Album Review Marc Dorsey, Crave
Derrick Dunn

Derrick Dunn

Wayback Wednesday Album Review : Marc Dorsey, Crave

Singer Marc Dorsey had already made a name for himself by appearing on soundtracks to the Spike Lee movies Crooklyn and Clockers before releasing his solo debut, Crave. Marc’s debut was released on August 10, 1999, and led by the single “If You Really Wanna Know.” An up-tempo number produced by hit maker Manuel Seal, the song is reminiscent of the time. It will remind listeners of Usher’s 1997 hit, “U Make Me Wanna.”

However, Marc’s second single, “Crave,” is the one most folks will remember the singer for. Initially appearing on the soundtrack to late nineties classic, The Wood, Crave is a standard missing your lover track, highlighted by Dorsey’s smooth vocal. I remember moving to El Paso in the summer of 1999, and The Wood soundtrack was one of the first CDs I purchased. When I saw the movie and heard the song played towards the end of the film, it was used significantly.

The third single from Crave was a cover of Stevie Wonder’s “All I Do.” The arrangement where Marc speeds up the tempo allows the singer to make the song his own, but Stevie purists may not like it. The rest of the CD is a mixture of standard nineties R&B themes. The mid-tempo “Break It Down” is an ode to side pieces, while “Tell Your Man (He’s Gotta Go)” is the mister still your girl anthem.

“All The Way” is for the bedroom, while “Can You Ever Love Somebody” gives Marc a chance to show off his gospel roots. Dorsey also finds time to make a message song with “In the Ghetto” that sadly comes off as filler. Thankfully Dorsey gets his mojo back on his cover of The Human Body’s “As We Lay.” Later popularized by the iconic Shirley Murdock, “As We Lay” is a hard song for any male singer to sing, mainly after Mrs. Murdock put her stamp on it. Dorsey, however, makes the song his own and does a decent job. I do feel that Dorsey should’ve arranged the music more similar to The Human’s Body version.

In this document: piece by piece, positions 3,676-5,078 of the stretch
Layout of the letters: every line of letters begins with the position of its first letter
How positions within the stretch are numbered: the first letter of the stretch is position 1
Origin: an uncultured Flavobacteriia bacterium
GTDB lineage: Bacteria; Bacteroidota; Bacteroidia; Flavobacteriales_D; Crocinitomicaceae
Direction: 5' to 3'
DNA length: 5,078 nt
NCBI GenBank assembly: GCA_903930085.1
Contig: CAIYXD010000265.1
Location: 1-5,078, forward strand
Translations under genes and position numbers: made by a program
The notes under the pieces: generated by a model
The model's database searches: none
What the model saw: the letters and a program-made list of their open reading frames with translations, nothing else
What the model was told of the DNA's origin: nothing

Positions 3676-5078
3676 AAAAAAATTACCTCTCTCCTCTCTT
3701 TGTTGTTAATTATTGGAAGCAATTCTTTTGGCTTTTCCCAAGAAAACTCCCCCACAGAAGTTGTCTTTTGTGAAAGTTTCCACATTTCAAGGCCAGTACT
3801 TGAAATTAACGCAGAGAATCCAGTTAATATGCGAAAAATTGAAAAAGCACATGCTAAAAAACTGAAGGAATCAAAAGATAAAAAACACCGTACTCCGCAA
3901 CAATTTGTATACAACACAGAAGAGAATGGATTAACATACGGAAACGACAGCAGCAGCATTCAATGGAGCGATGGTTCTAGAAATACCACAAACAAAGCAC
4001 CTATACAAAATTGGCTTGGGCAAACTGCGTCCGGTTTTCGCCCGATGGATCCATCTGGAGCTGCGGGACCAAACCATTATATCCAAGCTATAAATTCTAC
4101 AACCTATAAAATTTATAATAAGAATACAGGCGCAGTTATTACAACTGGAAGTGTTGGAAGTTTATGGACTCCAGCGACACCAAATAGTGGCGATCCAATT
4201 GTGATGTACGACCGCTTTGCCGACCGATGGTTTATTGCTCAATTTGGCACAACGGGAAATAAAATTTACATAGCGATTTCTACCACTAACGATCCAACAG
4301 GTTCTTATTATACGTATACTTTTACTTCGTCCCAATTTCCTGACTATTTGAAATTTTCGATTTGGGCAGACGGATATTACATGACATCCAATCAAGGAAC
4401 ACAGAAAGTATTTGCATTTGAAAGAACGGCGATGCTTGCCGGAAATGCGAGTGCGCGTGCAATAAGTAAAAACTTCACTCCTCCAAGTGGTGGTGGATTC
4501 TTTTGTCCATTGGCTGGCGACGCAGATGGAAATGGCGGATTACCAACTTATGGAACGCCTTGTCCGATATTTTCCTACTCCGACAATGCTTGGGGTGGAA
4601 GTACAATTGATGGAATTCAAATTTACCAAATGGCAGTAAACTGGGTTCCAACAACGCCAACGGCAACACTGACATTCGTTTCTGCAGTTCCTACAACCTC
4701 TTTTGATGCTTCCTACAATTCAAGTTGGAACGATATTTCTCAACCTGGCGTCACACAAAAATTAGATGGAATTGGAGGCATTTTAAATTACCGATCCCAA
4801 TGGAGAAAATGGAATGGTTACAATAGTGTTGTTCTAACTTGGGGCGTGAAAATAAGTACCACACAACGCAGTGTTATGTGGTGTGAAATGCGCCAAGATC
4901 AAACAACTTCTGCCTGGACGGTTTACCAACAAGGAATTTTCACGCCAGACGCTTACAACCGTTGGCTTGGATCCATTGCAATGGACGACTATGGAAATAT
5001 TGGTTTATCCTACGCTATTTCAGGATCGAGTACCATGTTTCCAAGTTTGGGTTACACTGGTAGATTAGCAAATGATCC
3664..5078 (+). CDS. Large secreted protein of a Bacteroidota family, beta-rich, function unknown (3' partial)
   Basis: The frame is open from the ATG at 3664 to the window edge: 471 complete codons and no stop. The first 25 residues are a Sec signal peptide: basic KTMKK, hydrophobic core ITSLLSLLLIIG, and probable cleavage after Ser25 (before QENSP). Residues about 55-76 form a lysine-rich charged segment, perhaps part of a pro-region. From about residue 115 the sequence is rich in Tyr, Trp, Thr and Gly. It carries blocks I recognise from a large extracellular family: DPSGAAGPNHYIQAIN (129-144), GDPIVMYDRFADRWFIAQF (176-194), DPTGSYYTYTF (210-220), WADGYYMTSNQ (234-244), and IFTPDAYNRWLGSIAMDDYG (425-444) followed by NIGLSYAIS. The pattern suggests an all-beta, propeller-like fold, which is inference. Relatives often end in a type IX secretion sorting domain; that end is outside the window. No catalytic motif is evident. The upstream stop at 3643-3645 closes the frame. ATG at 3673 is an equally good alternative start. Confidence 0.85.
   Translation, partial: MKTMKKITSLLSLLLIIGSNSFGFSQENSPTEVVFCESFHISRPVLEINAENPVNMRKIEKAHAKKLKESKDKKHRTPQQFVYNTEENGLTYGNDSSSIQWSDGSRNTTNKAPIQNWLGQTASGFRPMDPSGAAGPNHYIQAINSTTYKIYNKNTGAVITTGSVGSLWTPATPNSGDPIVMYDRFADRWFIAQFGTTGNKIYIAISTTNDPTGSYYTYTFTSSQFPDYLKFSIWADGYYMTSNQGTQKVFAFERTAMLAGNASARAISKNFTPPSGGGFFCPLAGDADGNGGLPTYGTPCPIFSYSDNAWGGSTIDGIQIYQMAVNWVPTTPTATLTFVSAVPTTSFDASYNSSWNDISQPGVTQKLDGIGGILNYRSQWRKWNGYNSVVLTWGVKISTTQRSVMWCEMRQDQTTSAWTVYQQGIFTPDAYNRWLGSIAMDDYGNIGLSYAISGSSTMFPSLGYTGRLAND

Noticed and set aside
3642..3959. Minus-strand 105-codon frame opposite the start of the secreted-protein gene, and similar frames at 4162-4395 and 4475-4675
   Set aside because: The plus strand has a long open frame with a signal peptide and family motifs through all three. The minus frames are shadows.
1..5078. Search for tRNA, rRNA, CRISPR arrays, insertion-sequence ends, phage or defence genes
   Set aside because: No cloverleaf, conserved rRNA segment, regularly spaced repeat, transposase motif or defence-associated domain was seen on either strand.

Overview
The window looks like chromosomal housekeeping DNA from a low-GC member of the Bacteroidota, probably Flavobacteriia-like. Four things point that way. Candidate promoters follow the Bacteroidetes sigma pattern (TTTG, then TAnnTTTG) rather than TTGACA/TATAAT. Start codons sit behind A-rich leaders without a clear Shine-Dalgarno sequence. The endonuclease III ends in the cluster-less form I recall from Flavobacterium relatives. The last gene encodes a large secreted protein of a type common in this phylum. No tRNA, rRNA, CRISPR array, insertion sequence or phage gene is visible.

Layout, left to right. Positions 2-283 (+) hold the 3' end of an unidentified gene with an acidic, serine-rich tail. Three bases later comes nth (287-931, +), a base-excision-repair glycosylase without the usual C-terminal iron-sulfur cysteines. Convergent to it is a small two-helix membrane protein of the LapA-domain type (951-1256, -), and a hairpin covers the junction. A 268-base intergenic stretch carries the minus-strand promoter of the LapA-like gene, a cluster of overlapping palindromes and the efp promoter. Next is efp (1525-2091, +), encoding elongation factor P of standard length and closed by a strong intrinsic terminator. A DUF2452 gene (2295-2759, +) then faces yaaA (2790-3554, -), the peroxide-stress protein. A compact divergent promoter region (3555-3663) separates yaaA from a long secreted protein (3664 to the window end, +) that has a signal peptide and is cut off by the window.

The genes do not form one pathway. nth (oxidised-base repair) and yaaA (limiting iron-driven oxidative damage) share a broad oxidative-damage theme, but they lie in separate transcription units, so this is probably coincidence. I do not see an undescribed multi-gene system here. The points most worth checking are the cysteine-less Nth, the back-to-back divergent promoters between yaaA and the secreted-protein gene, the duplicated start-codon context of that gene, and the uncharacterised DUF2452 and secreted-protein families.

Dorsey closes out his debut with the ballad “Love You Again,” which has borderline country vibes. “Crave” isn’t a bad album, and Dorsey does have a solid voice. Sadly the material just isn’t strong enough for his voice, which may explain why he got lost in the shuffle of late nineties R&B singers. Three years later, Dorsey would appear on LL Cool J’s hit “Luv U Better” and Jay-Z’s “A Ballad for the Fallen Soldier.” 

Both songs were produced by The Neptunes, so maybe Dorsey found his passion as a session singer. Despite the safe material, Marc Dorsey deserved more of a chance to highlight his singing voice with more substantial material.

Final Grade C+

Top Songs: “If You Really Wanna Know,” “Crave,” and “All I Do”

Crave is available on all streaming platforms.

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